On Monday night the first major GOP debate took place in Manchester, New Hampshire.
Seven major Republican presidential candidates took part in the debate, including Newt Gingrich, Tim Pawlenty, Ron Paul, Mitt Romney, Herman Cain, Michele Bachmann, and Rick Santorum.
Mitt Romney and Michele Bachmann proved their worth, Romney maintaining his position as frontrunner and Bachmann establishing her own name as a competitive candidate.
And it looks like – despite other potential candidates – these seven are the ones to keep an eye on.
So let’s take a look at what they’ll do about energy.
Like nearly all of the candidates, Romney is a huge proponent of U.S. energy independence.
To accomplish this, innovations in energy efficiency and conservation are necessary, and for this reason Romney wants to push to enhance alternative energy sources.
He will look to increase energy from nuclear sources, biodiesel, ethanol, and domestic oil from currently limited regions such as the Arctic National Wildlife Refuge (ANWR) and the Outer Continental Shelf.
He is taking a stance against the Kyoto Protocol, as he believes it is taking jobs away from Americans.
Romney’s main stance is for investments in energy research and innovation, especially for clean technology and fuel efficiency.
Tim Pawlenty is also pushing for energy independence, and he has several plans up his sleeve to arrive at this solution.
First off, like Romney, he supports drilling in ANWR, as well as investments in research for energy.
He believes local renewables will be beneficial, especially since he supports 25% renewable energy in the U.S. by 2025.
He would put tax incentives in place for more efficient energy use.
He has also expressed disapproval for the Environmental Protection Agency (EPA), believing that their regulations are unnecessarily strict and that they hurt the economy.
The EPA regulations on greenhouse gas emissions, Pawlenty has said, put major restrictions on businesses and actually requires us to be dependent on outside fuel sources such as foreign oil.
Like Pawlenty, Bachmann would move to dismantle the EPA, as she expressed in the debate – according to her, its regulations are actually hurting job growth in the economy.
Bachmann strongly proposes eliminating foreign energy dependence and decreasing gas prices in the U.S.
She is supportive of cutting federal regulations on drilling, expanding oil drilling to Alaska and the Outer Continental Shelf.
She would like to create more jobs by increasing oil refineries in the country.
She is also a strong proponent of renewable energy, as a member of the Renewable Energy and Energy Efficiency Caucus, and she supports other alternative energy forms as well.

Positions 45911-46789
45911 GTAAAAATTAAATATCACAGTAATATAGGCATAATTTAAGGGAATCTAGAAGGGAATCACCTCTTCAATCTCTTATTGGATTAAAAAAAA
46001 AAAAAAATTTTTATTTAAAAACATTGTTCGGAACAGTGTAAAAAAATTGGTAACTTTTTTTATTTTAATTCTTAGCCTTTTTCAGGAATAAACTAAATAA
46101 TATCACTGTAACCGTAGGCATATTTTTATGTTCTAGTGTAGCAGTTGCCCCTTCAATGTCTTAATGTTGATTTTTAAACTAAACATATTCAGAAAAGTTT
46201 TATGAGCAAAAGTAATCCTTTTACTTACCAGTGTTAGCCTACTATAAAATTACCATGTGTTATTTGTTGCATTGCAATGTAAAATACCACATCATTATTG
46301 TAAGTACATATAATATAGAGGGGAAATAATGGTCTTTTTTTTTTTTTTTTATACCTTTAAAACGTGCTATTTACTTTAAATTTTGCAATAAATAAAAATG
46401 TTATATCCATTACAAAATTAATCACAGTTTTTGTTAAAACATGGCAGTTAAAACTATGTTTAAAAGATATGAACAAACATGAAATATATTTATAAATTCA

Gingrich is of the opinion the Kyoto Treaty actually isn’t doing anything for the environment but rather is causing national problems.
Instead, he would put in place incentives for renewable resources, and he would replace the EPA with an Environmental Solutions Agency, which he says would work hand-in-hand with the government and industry in order to find environmental solutions that are beneficial on all ends and that will not harm the government and economy.
He would move to eliminate the gas tax that is currently in place.
Gingrich is also supportive of removing government restrictions on drilling, moving to drill in Alaska and also to remove the ban on shale projects, emphasizing the abundance of shale could do wonders for our country’s energy supply.
Herman Cain believes in reducing governmental control of energy altogether.
The regulations that exist, he believes, in an attempt to cut down on emissions, increase our dependence on foreign oil, which in the long run creates a vicious circle by producing more emissions.
Cain’s solution would be to let the markets decide what is best – it may be alternative energy, or it may not.
Alternative energy is a good thing, but we must move in that direction at the pace the market demands – once safe, inexpensive solutions are found, then we can increase alternative solutions.
Ron Paul’s views reiterate those of Cain – remove the government from the energy business.
If this is done, we could drill in ANWR and move faster toward independence from foreign oil companies.
Ron Paul would move to build more oil refineries and to repeal the gas tax.
Family man Rick Santorum’s views on the energy situation can be determined from his voting patterns, which have been very consistent.
Like many of the other candidates, Santorum supports drilling in ANWR, and also increased drilling in the Gulf and Alaska.
He is supportive of alternative energy sources, but isn’t quite as positive about renewables.
He has, in the past, opposed legislation regarding renewable energy and clean air regulations.
The Future of American Energy
It seems each of the candidates desires energy independence to boost the economy, though they all have slightly different views of how to do so.
Drilling in ANWR seems to be a common denominator across the board, and even those who have not explicitly supported it have not said anything strongly against it.
Renewable energy seems to be in the future for most of the candidates, Santorum being the exception.
A turn toward alternative energy, however, is another main solution.
As the campaigning pushes forward, we’ll keep our ears perked for more energy plans.
That’s all for now,